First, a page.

MosaicSome thoughts onThe New West EndBy Noach miTelshestone36Climb the few steps, enterthrough the imposing largefront doors, and turn toyour right. In the far cornerpush open the door andstruggle your way throughthe heavy red velvet curtain.Right again, up the two steps and walkbehind the seats to the next block. In theback row, locate seat number 382. Is this theright number? Is this memory dating back to1944 reliable? Mr Roth, the Shamash, wouldhave not hesitated. Equipped with his everpresent key holding wallet, he could producethe key to unlock the “box” of any member,nimbly and without even looking down.Can anyone fail to hear in their mind’seye the high notes reached by Greta, hisdaughter, in her solo performance in thechoir? Mark you, I vaguely recall she washidden from sound and vision on theextremely rare visits made by theincumbent Chief Rabbi.Mr Roth performed de rigueur the dutiesof The Beadle. Decked out in his long blackrobes and silk top hat, he answered thehidden button concealed under an armof the seat of the “Warden” which clickeddemandingly in the small box situated infront of the seat which Mr Roth occupiedon those rare moments when he sat down.At Succot he toured the entire Shul loaningthe Arba Minim to those interested in usingthem, waiting until the gift was returned tohis safekeeping. On Simchat Torah he tookthe invitations proffered by The Warden tothose honoured with the privilege of carryinga Sefer Torah for one of the seven circuitsafter which is was ceremoniously handed tothe next “invitee.” It was quite a shock to mysystem when I discovered the “real” versionof the Hakafot.In the background was Beadle number two,the quiet, pleasant Mr Phillips. I am quitesure that my contemporaries will rememberthose faces of the past….Willy Goldsteinin the front corner seat with his pince-nezperfectly aligned. Across the aisle sat “TheJacobs brothers” of Times Furnishing fame,Simon R. with his half glasses always inplace. Behind them sat Yisroel Fredmanand I frequently sat next to him on Shabbatmorning. He encouraged me to say theHaftarah when I was about ten or elevenyears of age! Michael Lyons sitting in “thebox” and later Frank Levine and FrankRossdale. I could not forget Isaac Kaskathe Secretary always on the bimah andprompting the gabbai with the call up list forYahrzeit etc!Finally, we reach “The Minister’s” seat.Memories of The Reverend “Ephie” Levineand his sixteen minute reading of MegilatEsther to a totally silent congregation werenothing short of amazing! His weeklyrendering of “Hee-who” for the Monarchof the Realm remains with me to this day.His promise to those around his seat wholistened attentively to the words of hissermon, to include the name of the winnerof the 2.30 at the afternoon race meetingwas a legend! His gaiters and dog collar andhis swift repartee and sense of humour sethim apart from one’s perceived vision of aSynagogue Minster.Reverend Chaim Pearl, with whom I wentto Denmark on a JYSG summer schoolin 1950 came from Birmingham. He diedin Jerusalem in December 1995. RabbiDr Louis Jacobs with whom I learnt myfirst Gemarah, Mesechet Pesachim usedto send a hand written letter on a BarMitzvah anniversary with a “mazal tov”and an invitation to an aliyah on theShabbat anniversary. I treasured that actof thoughtful chesed and I have tried toemulate his example in small ways duringmy life. I still recall the words Rabbi Jacobsbrought to comfort my family at my father’sfuneral when he quoted from Psalm 24– “Who may ascend the mountain of theLord? Who may stand in His holy place?- he who has clean hands and a pure heartwho has not taken a false oath by My life orsworn deceitfully.” He was the last personto speak words of comfort to my late sisterbefore she died.Rabbi S B Leperer was my first Chumashteacher in the Sunday morning chederwith his speciality of “bicycle rides” to keepthe attention of the class. The ReverendIsaac Goldstone was Headmaster of thecheder when I started there in 1944. I recallenthusiasm and a soft smile and warmthwhilst he taught.The beloved Reverend Raphael H. Levyand his wife, Celia, were great friends tomy family. I recall on one visit to our homewhen I told him of my interest in Gilbertand Sullivan he sang some with me. TheReverend Raphael H Levy was at the side ofme at my Bar Mitzvah. He recommendedthat I went to the Faculty for the Trainingof Teachers at Jews College in WoburnHouse after my Bar Mitzvah and also spokeand conducted both the burial service andstone setting for my father, my mother, andmy sister. He also travelled to Leicester toofficiate at my wedding. His singing on theHigh Holy Days, especially for the Kedushastill ring loud and clear in my ears when Iclose my eyes each year and yearn for them.The “big event” on Kol Nidrei was thepompous entry of Lord Herbert Samuelin full dinner dress, no less! He sat a fewrows in front of my father’s seat. During thesermon, he listened with a hand set earphone which was built into the back of theseat in front of him. It always puzzled mehow clockwork mechanism could enhancethe sound waves delivered at the pulpitand to this day, I have not worked out thetechnology of the apparatus. He gracedthe congregation with his presence againfor the closing service of the day but I donot recall he visited the NWE for anyother service.My mother sat in the front row betweenthe second and third pillar from theleft and I was able to see her from thefront row where I used to sit on the leftalmost opposite the steps leading upto the bimah. I usually sat next to ElkanLevy, the Chazan’s son and Ivor Roth, theshamash’s son. My mother used to hold‘Later he wasa popular writerin a nationalnewspaper.He was namedMichael Winner.’her hands over the front of the railingwith fingers showing indicating to me thepage number in the Singers Prayer Book!In contrast, I discovered two things whichseemed peculiar to the NWE and whichhave never been clearly explained to me.Each Shabbat morning we arrived by 10.15am in adequate time to hear the choirsinging “Ma Tovu.” I cannot recall at whatage I discovered that there was part of theShacharit service called Pesukei d’zimra!The second amazing revelation was thatthe format for Musaf, colloquially known asa “heicha Kedushah” (a shortened form ofRepetition of Musaf) was not the normalway of Tefilla.I wonder if the socially obligatory bowlerhat still exists and whether the dignifiedbowing towards the warden’s box followingan aliyah is still part of the unwrittenconstitution! Is the wonderful and greatlymissed minhag of Blessing the New Moonrendered to the tune of any forthcomingFestival in the month being announcedmaintained? I have never discovered anyother Minyan anywhere that followed thattradition. To the Americans it is simplymind boggling! I have met a South Africanfamiliar with the minhag but maybe thatstems from the jurisdiction of the BritishEmpire and the Chief Rabbi!More than sixty years ago, I became a BarMitzvah on Parshat Shemini, 24th Nisan5709, 9th day of the Omer, alongside twoother boys. One became world famous asa film producer. Later he was a popularwriter in a national newspaper. He wasnamed Michael Winner. I cannot recallthe name of the third boy. The ReverendEphraim Levine addressed all of us from thepulpit. Today, however, I cannot recall oneword of what he said!Shortly after becoming a Bar Mitzvah, I“revolted” against using the Singer’s PrayerBook and its very old fashioned English andnon-Jewish printer. My mother was aghastand confronted the Reverend Levy overthis act of rebellion, followed later when Ipersuaded her, with great fortitude, not toencumber my children with such a burden.As I write, I have before me a copy of“The Authorised Daily Prayer Book of theUnited Hebrew Congregations of the BritishEmpire – Revised Edition with commentaryby The Chief Rabbi Dr J H Hertz publishedby Shapiro Valentine & Co., London 5707-1947.” The book plate announces that it wasthe “New West End Synagogue Hebrew &Religion Classes Isaac Goldstone MemorialPrize awarded for Synagogue AttendanceChanukah 1949.” It bears the signature“Raphael H Levy – Headmaster.” It smellsmusty and shows signs of usage but I cannotrecall the last time I opened it!“Somewhere amongst the hidden treasurespacked away are two silver cups – The RuskinCup” awarded for what I cannot now recall,to both my late sister – one of the first ladieselected to the NWE Board of Managementwhen that revolutionary and epoch makingtradition breaking event happened – andto me. Perhaps I should find them andsend them for recycling to the presentHeadmaster of the Synagogue cheder.37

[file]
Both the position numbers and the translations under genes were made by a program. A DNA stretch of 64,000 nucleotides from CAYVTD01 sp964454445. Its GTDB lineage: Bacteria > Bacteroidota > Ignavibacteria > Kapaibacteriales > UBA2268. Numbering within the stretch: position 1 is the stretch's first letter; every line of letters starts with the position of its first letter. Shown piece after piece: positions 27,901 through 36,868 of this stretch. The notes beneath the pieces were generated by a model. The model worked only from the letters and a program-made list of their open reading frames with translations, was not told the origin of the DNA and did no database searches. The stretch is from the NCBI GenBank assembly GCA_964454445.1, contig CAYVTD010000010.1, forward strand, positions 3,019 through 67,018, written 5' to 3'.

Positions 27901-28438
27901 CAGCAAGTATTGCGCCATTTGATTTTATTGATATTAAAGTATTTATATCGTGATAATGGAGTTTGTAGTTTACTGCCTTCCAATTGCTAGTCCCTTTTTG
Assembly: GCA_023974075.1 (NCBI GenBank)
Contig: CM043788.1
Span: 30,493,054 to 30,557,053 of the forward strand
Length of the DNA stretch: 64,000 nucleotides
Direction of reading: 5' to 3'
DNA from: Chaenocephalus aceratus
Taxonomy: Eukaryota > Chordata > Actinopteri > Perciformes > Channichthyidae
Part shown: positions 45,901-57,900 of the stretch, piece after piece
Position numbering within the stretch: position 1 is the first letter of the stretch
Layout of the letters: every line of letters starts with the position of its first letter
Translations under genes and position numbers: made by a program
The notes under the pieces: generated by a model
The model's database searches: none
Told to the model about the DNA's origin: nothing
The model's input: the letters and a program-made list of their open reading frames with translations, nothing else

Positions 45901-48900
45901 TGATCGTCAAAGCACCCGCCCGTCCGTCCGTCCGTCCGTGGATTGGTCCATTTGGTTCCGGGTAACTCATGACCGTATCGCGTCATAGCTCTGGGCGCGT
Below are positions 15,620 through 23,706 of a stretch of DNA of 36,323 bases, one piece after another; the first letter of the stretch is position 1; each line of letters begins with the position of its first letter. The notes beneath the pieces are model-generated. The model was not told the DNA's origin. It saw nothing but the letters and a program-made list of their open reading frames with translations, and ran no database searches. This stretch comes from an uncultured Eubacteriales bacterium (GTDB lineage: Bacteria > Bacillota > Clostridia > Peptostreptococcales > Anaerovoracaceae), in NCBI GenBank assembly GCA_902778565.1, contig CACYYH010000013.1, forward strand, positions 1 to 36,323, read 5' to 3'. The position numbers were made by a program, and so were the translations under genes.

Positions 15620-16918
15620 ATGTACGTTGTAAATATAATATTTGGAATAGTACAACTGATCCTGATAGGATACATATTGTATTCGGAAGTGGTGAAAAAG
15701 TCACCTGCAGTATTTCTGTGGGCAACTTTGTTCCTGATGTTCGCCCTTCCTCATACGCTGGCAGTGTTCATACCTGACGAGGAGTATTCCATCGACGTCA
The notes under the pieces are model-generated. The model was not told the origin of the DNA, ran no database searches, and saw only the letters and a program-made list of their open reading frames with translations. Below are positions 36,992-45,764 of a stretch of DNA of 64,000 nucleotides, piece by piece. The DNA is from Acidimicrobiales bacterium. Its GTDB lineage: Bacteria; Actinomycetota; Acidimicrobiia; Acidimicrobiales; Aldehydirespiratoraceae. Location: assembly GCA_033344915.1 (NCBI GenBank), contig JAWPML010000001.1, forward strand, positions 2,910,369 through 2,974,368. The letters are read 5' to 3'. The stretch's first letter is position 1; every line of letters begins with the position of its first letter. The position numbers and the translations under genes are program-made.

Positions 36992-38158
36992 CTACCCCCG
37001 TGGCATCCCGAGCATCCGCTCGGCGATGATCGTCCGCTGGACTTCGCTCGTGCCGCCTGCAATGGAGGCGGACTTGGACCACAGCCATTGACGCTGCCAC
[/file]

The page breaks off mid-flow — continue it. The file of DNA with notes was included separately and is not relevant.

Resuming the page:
MosaicYom TovGuideRosh HashanahWednesday night, 8 th SeptemberLight the Yom Tov candles before 7.17pmand recite the following two blessings:“Barooch atah Adonye Eloheinoo melechha’olam, asher kiddshanoo b’mitzvotavv’tzivanu l’hadlik neir shel Yom Tov.”“Barooch atah Adonye Eloheinoo melechha’olam she’hecheyanoo, vekiyemanoo,vehigianoo lazman hazeh.”Prior to lighting the candles, it is importantto light a twenty-five hour candle e.g. aYahrzeit candle, so that one can transfer theflame from the twenty-five hour candle toa new candle in order to light the Yom Tovcandles on the second night of Yom TovServices in the Synagogue commence at7.15pmFollowing services, and your return home,make Yom Tov Kiddush, then wash handsritually and make the blessing over thechallah. The challot for Rosh Hashanah aretraditionally round and represent continuityand wholeness. After eating some challah,dipped in honey, we take an apple and dipa piece in honey and say the following priorto eating it:“Barooch atah Adonye Eloheinoo melechha’olam, Borei Peri Haeitz”After eating it recite the following:“Yehi ratzon milfanecha Adonye Eloheinooveilohei avoteinoo, she’techadesh aleinooShana Tova oometooko” “May it be yourwill O Lord our Gd and Gd of our forefathersthat this year will be a happy and sweetyear for us.”Thursday 9th SeptemberShacharit services begin at 8.00amIt is important for every man, woman andchild to hear the blowing of the Shofarwhich commences at approximately10.00am It is important to hear theblessings recited by the Ba’al Tekiah (theone who actually blows), and to answer“Amein” to each of the three blessings.Then, during the course of the morning,we are obliged to hear one hundredblasts of the Shofar.It is forbidden to talk from the time onehears the first note of the 100, right upuntil the last one.In the afternoon of the first day of RoshHashanah, we will return to the Synagogueat 4.45pm to walk together towards theSerpentine for the traditional TashlichService at 5.15 pm at the Peter Pan Statue.This is performed by reciting severalprayers at a source of water. Afterwards,the pockets are symbolically emptied asif a person is shaking off his sins andcasting them into the water. As a sourcefor this ceremony the verses in Michah areoften quoted:“He will again have compassion upon us;He will subdue our iniquities; and Thou willcast all our sins into the depth of the sea ....”We then return to the Synagogue for Minchaand Ma’ariv at 7.00pmThursday night 9th SeptemberWe usher in the second day of RoshHashanah by lighting the Yom Tov candlesas soon as possible after 8.17pm. We do thisby transferring the flame from the existingflame which was lit before the first nightRosh Hashanah began (see above) andthen reciting the two blessings. Since thereis a doubt about whether we should recitethe She’hecheyanu Beracha on the secondnight, it is traditional to have on the tablea new fruit that one has not eaten yet thatyear, while one makes the blessings overthe candles. Alternatively one can weara new item of clothing. However, if onedoes not have a new fruit or a new itemof clothing, one still makes both blessingsincluding “She’hecheyanu”.Friday 10th SeptemberThis year, the Shacharit Service on thesecond day of Rosh Hashana will be anexplanatory one and will begin at 8.00am.Rabbi Shisler will explain the various partsof the Service, what we are saying and whywe say them. This will give us a deeperunderstanding to our prayers, and willensure that the prayers read that day arenot just a repetition of those read on thefirst day.Shabbat commences and candles should belit by 7.12pmMincha and Kabbalat Shabbat will be readat 7.00pmSHABBAT SHUVASaturday 11th OctoberShacharit will be at 9.15 am and will befollowed by Rabbi Shisler’s Shabbat ShuvaLilmodMincha and Ma’ariv at 7.00pmShabbat ends at 8.12pmTHE FAST OF GEDALIAHSunday 12th SeptemberThe day after Rosh Hashanah is observedas a fast day, in memory of Gedaliah benAchikam. This year it is observed twodays after Rosh Hashanah. Gedaliah hadbeen appointed Governor of Judea byNebuchadnezzar, after the destruction ofthe first Temple in 586 BCE. He had beencharged with the responsibility of rebuildingJewish life among the remnant of the Jewsstill in the Holy Land.As a result of internal strife among thepeople, Gedaliah was assassinated and,many of those Jews who had remained inJudea, fled to Egypt. Since this representedthe final stage of the destruction ofJerusalem, it is observed as a fast day, whenwe recite special Selichot prayers.Shacharit will be at 8.30am and the Fast endsat 8.04pm40 41YOM KIPPURFriday 17th SeptemberMinchaOn Erev Yom Kippur, Friday 17th September,at 1.30pm in the Synagogue, we will conductthe pre-Yom Kippur Mincha (afternoon)service, which includes the first of theten times that we recite “Al-cheit” prayer(confession) throughout the day.A festival meal on Erev Yom Kippur is amitzvah (obligation) because one therebyreveals joy over the approach of his or hertime of forgiveness. This meal is called the“seudat hamafseket” (meal of cessation).There is no Kiddush prior to this meal, butwe do wash our hands ritually, make the“Hamotzi” (usually over a Challah) andsay Grace after Meals. The meal should beconcluded well before 6.56pm, allowingenough time to light candles and to get tothe Synagogue in time.The following Berachot are said over thecandles:“Barooch atah Adonye Eloheinoo melechha’olam, asher kiddshanoo b’mitzvotavv’tzivanu l’hadlik neir shel Shabbat v’YomHaKippoorim.”“Barooch atah Adonye Eloheinoo melechha’olam she’hecheyanoo, vekiyemanoo,vehigianoo lazman hazeh.”Wearing Non-leather ShoesIt is forbidden for men, women and childrento wear leather shoes on Yom Kippur.Kol NidreiServices in the Synagogue commence at7.15pmThe Yom Kippur prayers begin withthe chanting of Kol Nidrei. We have tocommence before sunset since this prayer isa form of the repealing of vows, and we arenot permitted to repeal vows on Shabbat orYom Tov.Shabbat 18th SeptemberShacharit commences at 9.30amYizkor on Yom Kippur Day will be atapproximately 1.15pmIf one’s parents are still alive, it is permissible,but not essential, to leave the Synagogueduring Yizkor. However, it is our custom thatwe commence with a public Yizkor, whichincludes Memorial Prayers for the victims ofthe Holocaust and for Israel’s fallen soldiers,for which everyone should remain in theSynagogue. There will then be a short breakto allow those who wish to leave to go outbefore we commence the private Yizkor.Before Mincha, at approximately 5.00pm,we will be having an “Ask the Rabbi” session.If any questions occur to you over RoshHashana and Yom Kippur, please feel free toask, and Rabbi Shisler will be only too happyto try and provide you with an answer.The Fast ends at 7.55pm.SUCCOTThe Building of the SuccahIf you haven’t built a Succah before andintend to do so this year, the Rabbi will bevery happy to advise on the requirements toensure that it is Kasher.It is a Mitzvah to decorate the Succah. Ifyou are able to assist with the Shul’s Succah,please contact the Synagogue office fordetails of when it will be done. Also pleaselet us know if you are able to donate laurelbranches, fruit etc.Dwelling in the SuccahIt is a great Mitzvah to eat in the Succah.The congregation is invited to join us for afestive dinner in our Shul Succah followingservices on Wednesday evening 22ndSeptember. Please make reservations at theSynagogue office on 020 7229 2631.Kindling of the LightsLights are kindled on the first Yom Tov nightin the Succah (if you have one - or elseindoors) and two Berachot are said:“Barooch atah Adonye Eloheinoo melechha’olam, asher kiddshanoo b’mitzvotavv’tzivanu l’hadlik neir shel Shabbatv’Yom Tov.”“Barooch atah Adonye Eloheinoo melechha’olam she’hecheyanoo, vekiyemanoo,vehigianoo lazman hazeh.”Note that the same requirements regardingthe 25 hour candle apply as they did forRosh Hashanah.Four Species - The LulavThe four species are taken hold of each ofthe seven festival days (except Shabbat)and a Berachah is said over them daily.Anyone who wishes to have a set of lulavand etrog, please contact our ShammashEli Ballon in the Shul Office. Even if you donot have your own Lulav and Etrog therewill be several sets in the Synagogue foryour use.SIMCHAT TORAHPlease note that our annual SimchatTorah party will take place this year onThursday 30th September following theevening service which commences at7.30pm. Please bring your children bothon the Thursday night and Friday morningfor Hakafot - there will also be a specialKiddush after the service on the Fridaymorning. This year’s Chatan Torah will bechorister Stanley Warren, and the ChatanBereshit will be Jeff Margolis. We wishthem both a hearty Mazal Tov.